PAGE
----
We knew southern England used to be so warm it produced substantial quantities of good wine for the Romans, a reference seldom used in today’s important debates about our impact on climate. Which reminds me that The Union had Grange for around five shillings, and sensational old Hunter reds for around one shilling and sixpence. Our parties were pretty wild by today’s standards, and I have some photos to prove it, unless my wife has thrown them out, she is good at finding things like that! When I wrote for the 40th anniversary edition I recalled the early signs of competitive bushwalking. Doing the three peaks in 24 hours was one such test. At a time when Federation Peak was still a seven to 14 day undertaking/siege, figures were coming out of Hobart and doing it in 24 hours. A lot of the mystique of places like the South West of Tasmania was disappearing. When I did get up Federation Peak, at the end of a full traverse of the Western and Eastern Arthurs, it was a perfect day. The southern traverse was a walk, and the final pitch up from Bechervaise a one-hold wonder. Yet I will never forget the days of blinding hail and wind and snow, and momentary glimpses of Federation or other key landmarks through torn cloud.
When I select recollect in my bushwalking memory bank I usually get a scattered file, haphazardly picking up different personalities or places. There are some consistently revisited places, however. Pelion Gap in early December, barred with thick drifts of snow, buried under carpets of boronia and scoparia and a low growing cream coloured flowering scrub. Or one perfect moonlight night walking up from the Matukituki River to the Bonar Ice Plateau, the day before climbing Aspiring in the most perfect conditions I have ever seen on an ice climb. I can see each moonlight branch on the trees at the start, and delicate tracery of light and shadow on the distant clustered peaks of Cook, Sefton and La Perouse when we reached the summit. I sometimes hear the loudest sound in my life when I find myself low on the east face of Cook, as a block of ice the size of a large semi-trailer explodes into lethal lumps directly above two of us, caught unroped and front-pointing. And I often find myself with a party that went the long way up Glenbrook Gorge in a heat wave, and spent a relaxed afternoon on the way out at a pub somewhere to the south of Penrith or Emu Plains, long before the freeway and housing estate. While we may have not had the ideological framework of today in our approach to the bush I think we were totally honest in our motives. It was a good way to live, to move lightly through the natural world, and sometimes stop and listen to the branches moving in the wind. Now, when I have to visit cities with 30 million inhabitants, or deal with energetic young executives who are stuffing half their salaries up their nostrils, I am less certain than ever about the boundaries of wilderness, and I take comfort in those scattered files of memory of people and places.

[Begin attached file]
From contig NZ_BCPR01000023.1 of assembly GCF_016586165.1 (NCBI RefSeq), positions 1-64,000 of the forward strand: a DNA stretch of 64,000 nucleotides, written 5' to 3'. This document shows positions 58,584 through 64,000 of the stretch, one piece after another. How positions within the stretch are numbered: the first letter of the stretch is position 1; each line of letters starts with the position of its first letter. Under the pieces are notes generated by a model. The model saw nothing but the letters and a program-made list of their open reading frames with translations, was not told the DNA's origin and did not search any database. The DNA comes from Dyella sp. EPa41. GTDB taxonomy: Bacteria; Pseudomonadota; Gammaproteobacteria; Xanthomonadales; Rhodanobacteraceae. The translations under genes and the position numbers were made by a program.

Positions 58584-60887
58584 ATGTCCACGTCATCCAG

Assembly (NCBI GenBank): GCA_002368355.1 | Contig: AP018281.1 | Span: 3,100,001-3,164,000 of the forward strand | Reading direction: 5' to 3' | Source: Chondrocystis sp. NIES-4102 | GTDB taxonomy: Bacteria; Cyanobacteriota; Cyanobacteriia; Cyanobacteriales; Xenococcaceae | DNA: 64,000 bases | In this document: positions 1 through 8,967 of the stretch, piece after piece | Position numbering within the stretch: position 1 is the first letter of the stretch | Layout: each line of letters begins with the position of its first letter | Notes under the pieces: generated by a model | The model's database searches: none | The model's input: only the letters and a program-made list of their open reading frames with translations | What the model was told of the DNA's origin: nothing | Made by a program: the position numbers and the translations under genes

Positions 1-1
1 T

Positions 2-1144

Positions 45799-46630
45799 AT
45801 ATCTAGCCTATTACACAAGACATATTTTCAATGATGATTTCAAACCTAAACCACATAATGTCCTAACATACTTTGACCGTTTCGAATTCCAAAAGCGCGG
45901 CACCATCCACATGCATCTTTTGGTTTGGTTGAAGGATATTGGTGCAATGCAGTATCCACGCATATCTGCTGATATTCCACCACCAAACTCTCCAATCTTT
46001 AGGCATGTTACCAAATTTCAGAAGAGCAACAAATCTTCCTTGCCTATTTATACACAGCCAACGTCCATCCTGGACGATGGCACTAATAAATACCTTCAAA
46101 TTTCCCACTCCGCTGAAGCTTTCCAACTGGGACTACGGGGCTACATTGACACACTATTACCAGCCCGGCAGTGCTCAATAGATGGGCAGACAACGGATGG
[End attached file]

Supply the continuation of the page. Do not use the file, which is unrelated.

We heard the wind rise and the rollers crash, we felt the bitter sleet and the benediction of the sun, we crossed the passes and stood on high peaks. We found pleasures where you will find reasons.